ROWLAND, ALICE,VICTORIA (2013) Origins of Forest Patch Structure in Mountain Birch (Betula pubescens ssp. czerapanovii) in Sub-Arctic Northern Sweden; The Effects of Introgressive Hybridisation, Small Scale Genetic Selection and Individual Responses to Freezing Shock. Masters thesis, Durham University.
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The origins of observed morphological differences between windward, central and leeward sites within forest patches of Betula pubescens ssp. czerapanovii in Abisko, Northern Sweden were investigated. Samples from each of these sites from three forest patches of Betula pubescens ssp. czerapanovii and surrounding shrubs of Betula nana were analysed genetically. The findings showed no overall genetic differences between sites within a patch but did show differences between patches. Studies of an individual gene did however show evidence that selection may occur on individual genes at different sites. B. nana and B. pubescens ssp. czerapanovii were shown to be highly introgressively hybridised to the extent that B. nana were more closely related to neighbouring patches of B. pubescens ssp. czerapnovii than to B. nana adjacent to more distant patches This indicates that the hybridisation in Abisko is so great that separating these species is no longer justified from a molecular standpoint. Laboratory grown seedlings showed that morphological differences seen in B. pubescens ssp. czerapanovii have a genetic basis. Seedlings were exposed to different cold acclimation periods under summer photoperiod conditions before a freezing shock. Acclimation time had no effect on survival. Polycormic individuals showed evidence of slightly greater survival after freezing. Otherwise morphology had no effect on survival chances. The potential significance of these findings on understanding forest patches responses to global warming are discussed along with potential future experimental procedures required to further elucidate the origin of the observed morphological differences between sites in a patch. This includes whether the degree of polycormy is being genetically selected for at these sites, why this selection may be occurring and if developmental plasticity or mechanical damage are also affecting observed morphologies.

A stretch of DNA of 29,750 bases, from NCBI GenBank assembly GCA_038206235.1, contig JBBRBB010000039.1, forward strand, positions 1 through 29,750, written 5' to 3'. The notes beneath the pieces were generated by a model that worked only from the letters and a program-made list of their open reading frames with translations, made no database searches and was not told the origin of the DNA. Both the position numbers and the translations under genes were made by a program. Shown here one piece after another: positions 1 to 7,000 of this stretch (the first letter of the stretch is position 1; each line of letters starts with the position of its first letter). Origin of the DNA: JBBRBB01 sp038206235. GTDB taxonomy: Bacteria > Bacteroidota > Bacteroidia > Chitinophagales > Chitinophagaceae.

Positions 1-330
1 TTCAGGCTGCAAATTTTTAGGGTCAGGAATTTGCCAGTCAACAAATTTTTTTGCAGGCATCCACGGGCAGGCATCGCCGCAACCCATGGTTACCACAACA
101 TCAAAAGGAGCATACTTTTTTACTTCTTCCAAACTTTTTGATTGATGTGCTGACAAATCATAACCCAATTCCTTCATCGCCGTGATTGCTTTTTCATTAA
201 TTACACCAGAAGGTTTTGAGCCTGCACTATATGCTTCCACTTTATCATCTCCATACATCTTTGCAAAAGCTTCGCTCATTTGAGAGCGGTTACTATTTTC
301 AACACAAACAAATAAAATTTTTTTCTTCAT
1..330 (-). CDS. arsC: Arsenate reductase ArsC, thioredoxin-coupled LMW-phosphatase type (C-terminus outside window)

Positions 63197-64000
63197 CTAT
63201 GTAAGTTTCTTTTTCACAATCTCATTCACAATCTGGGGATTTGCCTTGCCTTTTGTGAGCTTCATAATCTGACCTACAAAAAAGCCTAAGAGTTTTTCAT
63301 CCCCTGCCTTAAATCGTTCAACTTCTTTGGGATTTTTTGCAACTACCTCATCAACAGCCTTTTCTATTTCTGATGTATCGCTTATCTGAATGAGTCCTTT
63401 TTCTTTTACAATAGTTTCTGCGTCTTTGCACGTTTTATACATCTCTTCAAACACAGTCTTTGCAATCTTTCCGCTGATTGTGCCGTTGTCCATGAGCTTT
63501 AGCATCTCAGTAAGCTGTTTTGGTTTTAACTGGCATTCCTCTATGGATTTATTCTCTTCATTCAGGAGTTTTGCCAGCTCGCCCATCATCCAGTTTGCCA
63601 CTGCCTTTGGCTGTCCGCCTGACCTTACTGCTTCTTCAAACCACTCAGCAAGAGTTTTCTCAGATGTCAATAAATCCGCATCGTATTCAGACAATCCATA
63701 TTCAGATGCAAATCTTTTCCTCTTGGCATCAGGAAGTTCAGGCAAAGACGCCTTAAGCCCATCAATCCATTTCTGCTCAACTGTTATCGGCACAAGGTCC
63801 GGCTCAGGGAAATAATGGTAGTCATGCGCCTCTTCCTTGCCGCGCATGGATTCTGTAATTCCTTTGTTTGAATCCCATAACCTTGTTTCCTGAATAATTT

|Item Type:||Thesis (Masters)|
|Award:||Master of Science|
|Keywords:||Arctic, Betula, Betula pubescens, Betula nana, Betula pubescens subsp. czerapanovii, Hybridisation, freezing, cold shock, morphology, introgressive hybridisation, stress, birch, forest, genetic selection, small scale genetic selection|
|Faculty and Department:||Faculty of Science > Biological and Biomedical Sciences, School of|
|Copyright:||Copyright of this thesis is held by the author|
|Deposited On:||30 Sep 2013 12:40|